Express on Sunday

Labour finally has a new leader, and we can at last move on from the darkest five year period in our 120-year history.

Yesterday the unelectable Jeremy Corbyn was replaced by a highly competent, experienced and grounded Prime Minister-in-waiting – precisely the sort of leadership our country needs in these turbulent times.

Keir Starmer knows just how hard we’ll have to work to regain the confidence of voters who deserted us in the 2019 election, and he recognises that this process has to start with winning back the trust of those who voted Leave in 2016.

Let’s be clear: Leave voters are fundamental to Labour’s past, present and future. The ‘Leaver’ identity label may disappear over time, but the people and communities will still burn brightly.

People voted to ‘take back control’ for many different reasons – including a rejection of our city-centric economy, concern over sovereignty and border control, and disillusion with years of being let down by a distant, disconnected Westminster government.
Those of us who campaigned for Remain may have seen some things differently, but the fact is that we lost the argument on 23 June 2016.

Millions of Leave voters backed Labour in the 2017 election when we rightly promised to accept the referendum result, but understandably shunned us in 2019 when we wrongly u-turned on that commitment.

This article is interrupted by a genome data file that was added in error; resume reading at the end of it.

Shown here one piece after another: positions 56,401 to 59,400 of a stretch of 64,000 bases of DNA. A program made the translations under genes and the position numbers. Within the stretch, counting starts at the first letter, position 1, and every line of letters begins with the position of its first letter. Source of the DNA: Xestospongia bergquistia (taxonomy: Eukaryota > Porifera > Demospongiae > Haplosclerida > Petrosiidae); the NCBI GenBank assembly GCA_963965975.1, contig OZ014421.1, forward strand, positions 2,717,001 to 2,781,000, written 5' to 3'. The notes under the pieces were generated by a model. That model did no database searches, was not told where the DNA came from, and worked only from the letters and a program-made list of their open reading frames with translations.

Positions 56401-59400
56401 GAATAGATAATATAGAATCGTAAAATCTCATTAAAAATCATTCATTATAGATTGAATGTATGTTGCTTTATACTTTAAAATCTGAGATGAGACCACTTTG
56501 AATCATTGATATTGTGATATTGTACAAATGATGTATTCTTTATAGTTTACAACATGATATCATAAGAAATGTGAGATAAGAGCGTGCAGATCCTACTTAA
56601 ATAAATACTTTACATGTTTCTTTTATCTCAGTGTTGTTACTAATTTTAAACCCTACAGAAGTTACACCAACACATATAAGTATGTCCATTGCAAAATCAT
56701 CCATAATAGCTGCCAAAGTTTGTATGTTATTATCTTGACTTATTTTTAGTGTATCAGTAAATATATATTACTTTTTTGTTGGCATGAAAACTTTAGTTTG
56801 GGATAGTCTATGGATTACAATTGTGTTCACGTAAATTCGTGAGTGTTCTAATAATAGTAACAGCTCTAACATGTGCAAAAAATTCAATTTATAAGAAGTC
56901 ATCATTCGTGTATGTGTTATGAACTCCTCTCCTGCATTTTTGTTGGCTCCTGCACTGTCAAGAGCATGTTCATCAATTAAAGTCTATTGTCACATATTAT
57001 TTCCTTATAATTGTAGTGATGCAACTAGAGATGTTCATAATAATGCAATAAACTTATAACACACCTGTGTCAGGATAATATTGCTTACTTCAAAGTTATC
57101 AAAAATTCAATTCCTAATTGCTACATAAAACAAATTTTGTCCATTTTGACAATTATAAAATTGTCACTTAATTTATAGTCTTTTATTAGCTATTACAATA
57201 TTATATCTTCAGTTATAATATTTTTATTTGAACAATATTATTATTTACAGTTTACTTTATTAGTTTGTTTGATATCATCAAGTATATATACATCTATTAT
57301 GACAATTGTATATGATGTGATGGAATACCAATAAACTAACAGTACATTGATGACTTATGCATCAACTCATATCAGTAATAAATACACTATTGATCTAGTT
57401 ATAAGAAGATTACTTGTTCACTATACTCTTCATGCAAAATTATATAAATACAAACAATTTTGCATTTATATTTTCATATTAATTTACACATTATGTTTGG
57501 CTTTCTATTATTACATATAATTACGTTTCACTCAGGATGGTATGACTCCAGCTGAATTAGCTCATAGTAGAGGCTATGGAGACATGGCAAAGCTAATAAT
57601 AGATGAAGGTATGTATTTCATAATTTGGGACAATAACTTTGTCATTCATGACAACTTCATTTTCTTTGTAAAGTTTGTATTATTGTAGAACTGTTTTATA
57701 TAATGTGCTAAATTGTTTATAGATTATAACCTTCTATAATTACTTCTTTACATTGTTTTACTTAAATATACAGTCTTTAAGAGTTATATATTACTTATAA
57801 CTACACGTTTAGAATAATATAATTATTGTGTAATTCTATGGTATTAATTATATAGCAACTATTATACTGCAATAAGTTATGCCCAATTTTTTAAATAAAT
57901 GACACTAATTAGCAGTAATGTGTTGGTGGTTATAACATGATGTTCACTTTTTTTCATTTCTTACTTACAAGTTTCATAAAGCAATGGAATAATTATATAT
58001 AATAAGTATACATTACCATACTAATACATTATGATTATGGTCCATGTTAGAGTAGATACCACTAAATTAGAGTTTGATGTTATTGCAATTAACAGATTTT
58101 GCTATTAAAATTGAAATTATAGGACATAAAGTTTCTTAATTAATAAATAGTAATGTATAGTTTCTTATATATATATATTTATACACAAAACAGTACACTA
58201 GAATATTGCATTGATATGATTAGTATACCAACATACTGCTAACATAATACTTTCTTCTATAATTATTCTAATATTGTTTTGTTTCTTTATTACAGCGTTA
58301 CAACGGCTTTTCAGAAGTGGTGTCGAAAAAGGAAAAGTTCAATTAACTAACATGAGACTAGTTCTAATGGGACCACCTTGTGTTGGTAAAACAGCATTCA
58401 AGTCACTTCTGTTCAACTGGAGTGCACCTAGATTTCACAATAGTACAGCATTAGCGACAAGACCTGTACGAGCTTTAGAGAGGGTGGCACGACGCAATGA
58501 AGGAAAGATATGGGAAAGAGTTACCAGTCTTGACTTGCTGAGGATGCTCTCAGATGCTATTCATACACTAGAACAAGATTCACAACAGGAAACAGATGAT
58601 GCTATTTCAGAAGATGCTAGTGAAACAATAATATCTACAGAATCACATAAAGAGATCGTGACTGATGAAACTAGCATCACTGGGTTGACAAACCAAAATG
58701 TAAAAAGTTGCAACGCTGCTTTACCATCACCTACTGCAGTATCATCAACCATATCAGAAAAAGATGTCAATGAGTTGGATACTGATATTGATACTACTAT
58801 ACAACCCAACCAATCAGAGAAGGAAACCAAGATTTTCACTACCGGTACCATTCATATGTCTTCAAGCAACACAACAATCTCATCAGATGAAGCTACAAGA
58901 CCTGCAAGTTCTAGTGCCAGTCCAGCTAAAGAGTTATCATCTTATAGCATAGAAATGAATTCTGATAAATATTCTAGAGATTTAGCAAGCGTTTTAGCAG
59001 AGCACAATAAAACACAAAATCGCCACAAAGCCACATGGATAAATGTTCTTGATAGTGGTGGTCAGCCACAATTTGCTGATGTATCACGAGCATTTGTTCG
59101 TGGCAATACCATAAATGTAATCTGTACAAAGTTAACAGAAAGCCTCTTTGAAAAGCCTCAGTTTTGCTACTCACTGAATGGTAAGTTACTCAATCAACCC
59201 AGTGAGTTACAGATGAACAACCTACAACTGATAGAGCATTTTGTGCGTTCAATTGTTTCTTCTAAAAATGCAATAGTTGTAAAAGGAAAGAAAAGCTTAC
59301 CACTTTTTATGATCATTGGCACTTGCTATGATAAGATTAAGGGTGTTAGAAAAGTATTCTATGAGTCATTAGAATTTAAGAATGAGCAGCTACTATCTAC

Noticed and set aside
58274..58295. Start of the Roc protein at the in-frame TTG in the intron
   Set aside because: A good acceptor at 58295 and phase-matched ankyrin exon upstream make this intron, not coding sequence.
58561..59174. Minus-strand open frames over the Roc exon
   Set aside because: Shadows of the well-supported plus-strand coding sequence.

So, Keir’s top priority is to start rebuilding bridges and regaining trust.

To do this he must start by looking to the future, and to talk about the issues that unite us all. I call this ‘whole nation’ politics. Labour will always be there for those who need us most, but we also need to be a party of the everyday household. Keir should hold town hall meetings across Britain, giving ex-Labour voters their chance to tell us where we’ve gone wrong; he should invite Labour’s leaders in Scotland, Wales and English local government to join the Shadow Cabinet, and regularly hold meetings outside London.

We also need to be a challenging but constructive Opposition, supporting the government when it is acting in the national interest, but relentlessly probing and scrutinising to secure the best possible outcomes for the British people. This has been our approach to Coronavirus, where we’ve argued for more support for cash-strapped SMEs and more testing for frontline staff. Going forward we should apply this robust-but-constructive mind-set to the government’s post-Brexit EU trade negotiations, and also on key policy areas such as immigration.

In short, we need less placard-waving, and more constructive criticism. Less virtue-signalling, and more realpolitik.

The fall-out from the Coronavirus pandemic will have a huge impact on our economy and society for years to come, so it’s vital that we learn the lessons from the 2008 crash and ensure that the benefits of the post-crisis recovery are shared fairly this time.

We must make the case for effective international co-operation as the basis for our national security, but we must never go back to the winner-takes-all hyper-globalisation that has been ripping through our communities for far too long.

These are just some of the monumental challenges that our new leader faces.

But, as impressive candidate Lisa Nandy stated repeatedly during the campaign:

“Labour’s path back to power is steep, but it needn’t be long”.

Under Keir’s leadership our party and movement is now going to re-unite, and rise from the ashes. We’re going to re-emerge from the political wilderness and take that steep path back to power with clarity, courage and conviction.

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